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Sir Edward Coley Burne-Jones, 1st Bt

1 of 24 portraits of Sir Edward Coley Burne-Jones, 1st Bt

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Sir Edward Coley Burne-Jones, 1st Bt

by George James Howard, 9th Earl of Carlisle
Pencil on paper from sketchbook, circa 1875
8 1/2 in. x 5 1/2 in. (216 mm x 140 mm)
NPG 5276

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This portraitback to top

Artist and sitter met in April 1865 when the newly married George James Howard (9th Earl of Carlisle from 1889) was beginning his career and Edward Burne-Jones, aged 32, was starting to make his name. [1] It is said that Howard asked to become his pupil, Burne-Jones instead recommending Alphonse Legros, from whom in 1868–9 Howard commissioned a portrait of Burne-Jones (see ‘All known portraits, By other artists’). Later, Howard, who always regarded Burne-Jones as a mentor, became a landscape artist and associate of the Etruscan School, centred on Giovanni Costa.

Howard and Burne-Jones were close friends for many years, mixing socially, sharing studios and models, and exhibiting together at the Grosvenor and New Galleries. The Burne-Joneses encouraged Howard and his wife Rosalind, Countess of Carlisle (NPG 6206), to patronize the firm of Morris & Co., and to commission Philip Webb to design their London house, 1 Palace Green, for which Burne-Jones created mural decorations. The Howards also bought paintings from Burne-Jones, and in 1881 commissioned what would be his last, never-finished major work, The Sleep of King Arthur in Avalon (1881–98, M. de Arte de Ponce, Puerto Rico).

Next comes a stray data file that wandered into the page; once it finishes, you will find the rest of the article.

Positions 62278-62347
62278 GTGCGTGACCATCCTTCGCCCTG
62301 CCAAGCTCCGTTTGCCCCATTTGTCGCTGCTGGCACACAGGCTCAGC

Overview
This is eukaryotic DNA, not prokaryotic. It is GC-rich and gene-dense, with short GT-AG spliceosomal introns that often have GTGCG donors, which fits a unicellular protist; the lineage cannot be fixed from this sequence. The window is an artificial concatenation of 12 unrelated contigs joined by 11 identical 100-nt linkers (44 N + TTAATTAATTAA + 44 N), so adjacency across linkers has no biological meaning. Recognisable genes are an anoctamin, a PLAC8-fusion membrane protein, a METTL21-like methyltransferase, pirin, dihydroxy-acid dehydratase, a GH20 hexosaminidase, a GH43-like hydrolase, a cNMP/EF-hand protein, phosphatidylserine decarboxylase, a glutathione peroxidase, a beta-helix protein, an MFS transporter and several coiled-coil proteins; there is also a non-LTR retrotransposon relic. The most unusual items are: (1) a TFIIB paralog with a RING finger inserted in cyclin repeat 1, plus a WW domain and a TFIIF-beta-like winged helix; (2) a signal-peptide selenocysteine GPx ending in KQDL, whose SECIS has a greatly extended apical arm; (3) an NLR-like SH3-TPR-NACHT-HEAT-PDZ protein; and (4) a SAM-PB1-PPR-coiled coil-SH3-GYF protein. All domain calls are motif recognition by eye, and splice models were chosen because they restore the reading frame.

This portrait sketch is one of several drawn by Howard in the 1870s (see ‘All known portraits, By other artists, c.1870s, 1874, 1875’); it shows the sitter with the long beard he wore at that date, visible in photographs taken during his visit to Howard’s Cumbrian home Naworth Castle in August 1874 (see ‘All known portraits’) and in characteristic pose with pencil and sketchbook. But although similar in treatment to the drawings done at Naworth, it appears to date from a different occasion, perhaps on a visit to Burne-Jones’s home, or when the two men met up in Venice in April 1873. [2]

The drawing was formerly in the collection of William Rothenstein, who acted with Burne-Jones, Howard and George Frederic Watts to purchase work by Legros for the Tate Gallery in 1895, and was acquainted with Howard’s son Geoffrey. [3]

Footnotesback to top

1) Rosalind Howard Diary; quoted Surtees 1988, p.39.
2) See Surtees 1988, p.109; and Fitzgerald 1975, p.152.
3) See Rothenstein 1939, p.146.

Physical descriptionback to top

Half-length to right, seated, looking down at pencil and sketchbook.

Provenanceback to top

William Rothenstein; his daughter Rachel Ward from whom purchased 1979.

Exhibitionsback to top

The Souls, Bury Art Gallery, 1982 (29).

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